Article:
What Is Open-to-Buy? – A Guide to OTB Inventory Management

a graphic showing office employees and graphs

Open-to-buy is a budget forecast for purchasing future products or items that a retailer develops for a specific time period. This plan aims to ensure better inventory management and make the best use of their purchases. An open-to-buy plan allows retail business owners to anticipate sales trends and avoid surplus or stock shortages.

Inventory management is the backbone of retail store operations. Poor inventory planning can have severe repercussions for business operations, such as delays in order shipment, product stock-outs, deadstock, and even shutting down the business. That’s why most retailers use a variety of inventory planning strategies, some of which include open-to-buy.

Also known as OTB, open-to-buy is a formula that allows you to determine the amount of money you need to purchase your inventory to meet your sales budget for a certain period. Open-to-buy is calculated at cost and allocated to different product categories following each category’s contribution to total sales. Read on to learn the open-to-buy formula, how to create an open-to-buy plan for your retail business, and much more.

an infographic on open-to-buy (OTB) inventory management

Why is Open-To-Buy Critical For Retailers?

Open-to-buy is essential for retailers because inventory accounts for the most significant expense in retail. As a result, the investment in inventory must be productive, accurate, and timely. Not offering a product when your customers want it leads to lost sales and unsatisfied customers.

At the same time, having so much inventory that you can’t sell it fast enough results in markdowns that erode profit margins. Open-to-buy inventory planning will allow you to estimate the amount of stock you need to keep your business operations stable.

Who is OTB suitable for?

While open-to-buy planning is a replenishment tool used by all types of businesses, it is not suitable for all commodity categories. The industries that will benefit most from OTB are those where product specifications change regularly, but the classifications and subclassifications of those products remain the same.

This strategy is also beneficial for retailers who deal with many SKUs, such as apparel brands. It’s also helpful for highly seasonal businesses, where retailers need to buy the right amount of inventory early and gradually decrease the supply by a predefined endpoint.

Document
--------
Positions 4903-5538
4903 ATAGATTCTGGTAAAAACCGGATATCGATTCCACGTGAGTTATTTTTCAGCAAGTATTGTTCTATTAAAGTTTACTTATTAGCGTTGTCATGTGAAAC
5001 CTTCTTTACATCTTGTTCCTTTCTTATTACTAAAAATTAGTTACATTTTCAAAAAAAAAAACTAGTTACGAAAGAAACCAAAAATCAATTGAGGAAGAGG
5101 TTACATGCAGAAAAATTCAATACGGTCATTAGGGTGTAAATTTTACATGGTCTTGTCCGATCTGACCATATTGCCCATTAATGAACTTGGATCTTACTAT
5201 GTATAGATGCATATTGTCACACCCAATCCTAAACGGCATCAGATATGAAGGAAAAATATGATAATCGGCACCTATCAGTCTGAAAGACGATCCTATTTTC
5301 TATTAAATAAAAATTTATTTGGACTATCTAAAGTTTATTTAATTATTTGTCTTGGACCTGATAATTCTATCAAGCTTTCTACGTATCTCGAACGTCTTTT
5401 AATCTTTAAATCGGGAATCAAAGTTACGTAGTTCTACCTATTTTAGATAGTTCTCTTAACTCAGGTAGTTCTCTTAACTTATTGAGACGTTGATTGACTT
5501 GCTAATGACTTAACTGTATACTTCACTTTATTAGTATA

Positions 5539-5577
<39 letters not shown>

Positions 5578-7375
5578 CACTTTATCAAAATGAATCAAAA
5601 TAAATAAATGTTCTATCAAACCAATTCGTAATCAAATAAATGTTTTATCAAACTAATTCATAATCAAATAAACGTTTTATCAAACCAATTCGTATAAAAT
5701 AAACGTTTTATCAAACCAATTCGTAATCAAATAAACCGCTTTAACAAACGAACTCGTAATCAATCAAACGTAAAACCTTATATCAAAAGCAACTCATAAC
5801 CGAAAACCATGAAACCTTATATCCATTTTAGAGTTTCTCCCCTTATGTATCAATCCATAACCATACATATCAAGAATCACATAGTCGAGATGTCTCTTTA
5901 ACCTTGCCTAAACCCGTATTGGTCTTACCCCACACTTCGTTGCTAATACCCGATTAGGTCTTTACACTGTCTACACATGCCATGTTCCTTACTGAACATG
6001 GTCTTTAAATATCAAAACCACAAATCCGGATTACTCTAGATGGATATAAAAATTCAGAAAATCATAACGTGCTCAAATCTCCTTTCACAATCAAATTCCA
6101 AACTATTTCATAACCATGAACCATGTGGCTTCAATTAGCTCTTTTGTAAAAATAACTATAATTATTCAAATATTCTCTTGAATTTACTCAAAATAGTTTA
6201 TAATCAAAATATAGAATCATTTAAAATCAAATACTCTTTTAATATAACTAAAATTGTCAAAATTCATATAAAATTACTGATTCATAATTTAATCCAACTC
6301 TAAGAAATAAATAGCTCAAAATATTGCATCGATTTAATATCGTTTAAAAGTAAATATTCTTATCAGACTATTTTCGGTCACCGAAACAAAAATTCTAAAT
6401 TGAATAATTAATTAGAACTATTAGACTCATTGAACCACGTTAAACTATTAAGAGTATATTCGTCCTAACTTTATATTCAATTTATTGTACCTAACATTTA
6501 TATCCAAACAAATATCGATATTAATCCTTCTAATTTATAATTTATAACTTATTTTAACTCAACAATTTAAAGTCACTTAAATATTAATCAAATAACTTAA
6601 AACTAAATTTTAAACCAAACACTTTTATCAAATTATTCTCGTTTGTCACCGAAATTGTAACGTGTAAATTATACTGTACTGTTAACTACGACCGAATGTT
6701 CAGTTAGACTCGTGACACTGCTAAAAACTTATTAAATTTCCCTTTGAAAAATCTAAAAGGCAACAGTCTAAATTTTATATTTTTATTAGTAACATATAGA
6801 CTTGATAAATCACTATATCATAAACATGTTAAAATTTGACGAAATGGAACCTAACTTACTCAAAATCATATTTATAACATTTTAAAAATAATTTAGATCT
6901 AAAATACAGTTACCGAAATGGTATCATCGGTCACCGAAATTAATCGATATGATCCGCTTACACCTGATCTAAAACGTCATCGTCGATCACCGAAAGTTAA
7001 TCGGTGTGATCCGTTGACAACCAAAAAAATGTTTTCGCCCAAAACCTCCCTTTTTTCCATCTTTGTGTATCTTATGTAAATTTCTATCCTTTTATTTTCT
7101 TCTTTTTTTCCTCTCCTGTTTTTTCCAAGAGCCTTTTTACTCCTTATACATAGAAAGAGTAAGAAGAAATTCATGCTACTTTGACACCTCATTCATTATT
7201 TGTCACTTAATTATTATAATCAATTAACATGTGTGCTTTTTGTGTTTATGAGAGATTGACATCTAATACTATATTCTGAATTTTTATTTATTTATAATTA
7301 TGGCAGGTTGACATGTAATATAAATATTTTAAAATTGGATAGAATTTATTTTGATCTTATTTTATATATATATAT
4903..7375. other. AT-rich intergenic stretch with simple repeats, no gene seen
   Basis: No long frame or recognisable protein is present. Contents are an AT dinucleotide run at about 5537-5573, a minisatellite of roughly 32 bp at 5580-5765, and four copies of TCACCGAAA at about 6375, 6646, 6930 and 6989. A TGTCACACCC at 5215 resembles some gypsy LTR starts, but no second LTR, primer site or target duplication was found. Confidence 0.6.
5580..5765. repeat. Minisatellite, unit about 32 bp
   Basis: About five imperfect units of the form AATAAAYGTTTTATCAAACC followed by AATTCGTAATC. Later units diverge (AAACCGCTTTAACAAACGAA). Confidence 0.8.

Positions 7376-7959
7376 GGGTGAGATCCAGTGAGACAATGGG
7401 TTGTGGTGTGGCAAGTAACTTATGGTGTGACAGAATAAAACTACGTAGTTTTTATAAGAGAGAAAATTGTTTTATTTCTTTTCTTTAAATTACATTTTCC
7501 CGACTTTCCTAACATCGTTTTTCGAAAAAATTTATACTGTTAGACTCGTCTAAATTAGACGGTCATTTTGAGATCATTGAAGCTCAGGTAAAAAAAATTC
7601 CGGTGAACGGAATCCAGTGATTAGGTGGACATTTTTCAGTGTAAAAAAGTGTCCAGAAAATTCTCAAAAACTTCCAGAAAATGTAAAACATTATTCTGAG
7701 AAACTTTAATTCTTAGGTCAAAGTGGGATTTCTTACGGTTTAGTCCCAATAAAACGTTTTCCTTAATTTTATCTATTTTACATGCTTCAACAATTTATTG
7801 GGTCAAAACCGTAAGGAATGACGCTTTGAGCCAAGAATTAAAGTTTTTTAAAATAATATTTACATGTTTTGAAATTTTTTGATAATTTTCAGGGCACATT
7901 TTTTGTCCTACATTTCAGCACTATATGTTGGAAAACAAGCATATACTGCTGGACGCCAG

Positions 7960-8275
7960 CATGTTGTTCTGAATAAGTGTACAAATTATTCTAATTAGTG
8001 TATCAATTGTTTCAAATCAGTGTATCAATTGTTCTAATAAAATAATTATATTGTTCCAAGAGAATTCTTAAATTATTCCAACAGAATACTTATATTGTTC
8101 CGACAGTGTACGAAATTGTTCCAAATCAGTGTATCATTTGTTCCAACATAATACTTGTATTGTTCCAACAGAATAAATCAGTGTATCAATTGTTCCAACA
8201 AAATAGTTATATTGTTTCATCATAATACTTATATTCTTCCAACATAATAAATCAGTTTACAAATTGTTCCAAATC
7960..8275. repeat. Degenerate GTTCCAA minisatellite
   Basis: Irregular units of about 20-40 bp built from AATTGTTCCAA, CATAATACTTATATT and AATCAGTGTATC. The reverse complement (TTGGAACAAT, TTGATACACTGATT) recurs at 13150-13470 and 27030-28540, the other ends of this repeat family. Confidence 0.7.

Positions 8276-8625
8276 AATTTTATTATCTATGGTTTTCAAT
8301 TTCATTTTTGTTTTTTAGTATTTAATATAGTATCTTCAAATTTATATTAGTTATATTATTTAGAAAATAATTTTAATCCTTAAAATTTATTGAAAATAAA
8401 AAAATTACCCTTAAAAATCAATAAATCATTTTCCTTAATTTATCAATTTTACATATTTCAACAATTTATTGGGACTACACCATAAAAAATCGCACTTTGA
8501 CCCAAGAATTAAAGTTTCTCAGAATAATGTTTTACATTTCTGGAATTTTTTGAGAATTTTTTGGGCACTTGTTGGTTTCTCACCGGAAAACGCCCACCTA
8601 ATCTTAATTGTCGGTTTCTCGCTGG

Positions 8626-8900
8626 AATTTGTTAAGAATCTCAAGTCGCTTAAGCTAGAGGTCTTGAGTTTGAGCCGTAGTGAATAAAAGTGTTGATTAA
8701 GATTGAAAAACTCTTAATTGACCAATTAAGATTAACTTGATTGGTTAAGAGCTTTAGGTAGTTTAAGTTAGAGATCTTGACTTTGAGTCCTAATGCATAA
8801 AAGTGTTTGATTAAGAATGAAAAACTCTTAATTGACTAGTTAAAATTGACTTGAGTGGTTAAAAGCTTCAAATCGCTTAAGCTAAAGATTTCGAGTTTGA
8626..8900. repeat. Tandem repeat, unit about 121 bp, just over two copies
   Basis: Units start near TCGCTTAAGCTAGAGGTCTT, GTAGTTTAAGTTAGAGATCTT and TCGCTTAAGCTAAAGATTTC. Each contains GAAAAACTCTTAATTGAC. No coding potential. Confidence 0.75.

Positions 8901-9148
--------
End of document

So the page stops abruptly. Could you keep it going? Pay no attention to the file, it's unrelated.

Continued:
Finally, open-to-buy planning is not designed for everyday items. Your most popular items, such as soft drinks or small accessories, are better suited to run on an automatic replenishment schedule. This is especially true for items that sell consistently throughout the year with no real peaks and dips in sales figures.

And, of course, since OTB planning is based on historical product sales data, it’s only a feasible strategy if the business is using an appropriate POS system.

The point of sale system is the backbone of retail store management. Therefore, you should make a fairly well-thought-out choice about the type of POS system you want based on your business needs. Not only does a POS system facilitate payment for in-store purchases, but it also provides you with valuable data about your customers and their preferences.

How To Calculate Your Own Open-To-Buy Budget?

Like any effective budgeting tool, the open-to-buy formula allows companies to calculate a reasonable forecast using their historical sales data while considering circumstances that may change those estimates. However, it should be noted that open-to-buy values are projections, which means they may not be perfectly accurate. That’s why it’s often advisable to check if your actual month-end inventory is within 5% of your forecast. 

What Is the Open-to-Buy Formula?

OTB = planned sales + planned markdowns + planned end of month inventory – beginning of month inventory

Here are the meanings of the terms used in the OTB formula:

  • Planned sales: The dollar amount of expected retail sales in a given period
  • Planned markdowns: The total number of discounts planned during the sales period
  • Planned end of month inventory: A forecast of the inventory balance (in dollars) at the end of the month
  • Beginning of month inventory: The inventory total (in dollars) available for sale at the beginning of the month